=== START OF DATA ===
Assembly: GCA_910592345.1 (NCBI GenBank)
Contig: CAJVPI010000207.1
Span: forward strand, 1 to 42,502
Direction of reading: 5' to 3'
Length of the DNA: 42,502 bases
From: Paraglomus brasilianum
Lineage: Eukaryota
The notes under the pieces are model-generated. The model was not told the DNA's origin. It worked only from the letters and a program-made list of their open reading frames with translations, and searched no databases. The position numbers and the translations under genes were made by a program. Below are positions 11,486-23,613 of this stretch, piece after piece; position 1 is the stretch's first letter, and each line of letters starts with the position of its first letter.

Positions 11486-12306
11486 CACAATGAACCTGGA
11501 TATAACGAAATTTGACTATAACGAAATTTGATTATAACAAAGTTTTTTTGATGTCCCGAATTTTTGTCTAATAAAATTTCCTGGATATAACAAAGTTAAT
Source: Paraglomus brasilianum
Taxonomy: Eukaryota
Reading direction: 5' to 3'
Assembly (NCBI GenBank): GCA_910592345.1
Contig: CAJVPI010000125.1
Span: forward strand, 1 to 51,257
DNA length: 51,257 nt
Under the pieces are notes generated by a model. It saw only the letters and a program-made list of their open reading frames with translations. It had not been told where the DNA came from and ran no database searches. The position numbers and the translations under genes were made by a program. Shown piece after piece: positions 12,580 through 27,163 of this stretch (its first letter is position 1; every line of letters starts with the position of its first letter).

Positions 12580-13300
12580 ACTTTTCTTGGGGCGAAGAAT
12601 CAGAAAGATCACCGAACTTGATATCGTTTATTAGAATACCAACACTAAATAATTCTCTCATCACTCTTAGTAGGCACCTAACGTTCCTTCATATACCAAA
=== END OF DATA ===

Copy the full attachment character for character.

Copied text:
Assembly: GCA_910592345.1 (NCBI GenBank)
Contig: CAJVPI010000207.1
Span: forward strand, 1 to 42,502
Direction of reading: 5' to 3'
Length of the DNA: 42,502 bases
From: Paraglomus brasilianum
Lineage: Eukaryota
The notes under the pieces are model-generated. The model was not told the DNA's origin. It worked only from the letters and a program-made list of their open reading frames with translations, and searched no databases. The position numbers and the translations under genes were made by a program. Below are positions 11,486-23,613 of this stretch, piece after piece; position 1 is the stretch's first letter, and each line of letters starts with the position of its first letter.

Positions 11486-12306
11486 CACAATGAACCTGGA
11501 TATAACGAAATTTGACTATAACGAAATTTGATTATAACAAAGTTTTTTTGATGTCCCGAATTTTTGTCTAATAAAATTTCCTGGATATAACAAAGTTAAT
Source: Paraglomus brasilianum
Taxonomy: Eukaryota
Reading direction: 5' to 3'
Assembly (NCBI GenBank): GCA_910592345.1
Contig: CAJVPI010000125.1
Span: forward strand, 1 to 51,257
DNA length: 51,257 nt
Under the pieces are notes generated by a model. It saw only the letters and a program-made list of their open reading frames with translations. It had not been told where the DNA came from and ran no database searches. The position numbers and the translations under genes were made by a program. Shown piece after piece: positions 12,580 through 27,163 of this stretch (its first letter is position 1; every line of letters starts with the position of its first letter).

Positions 12580-13300
12580 ACTTTTCTTGGGGCGAAGAAT
12601 CAGAAAGATCACCGAACTTGATATCGTTTATTAGAATACCAACACTAAATAATTCTCTCATCACTCTTAGTAGGCACCTAACGTTCCTTCATATACCAAA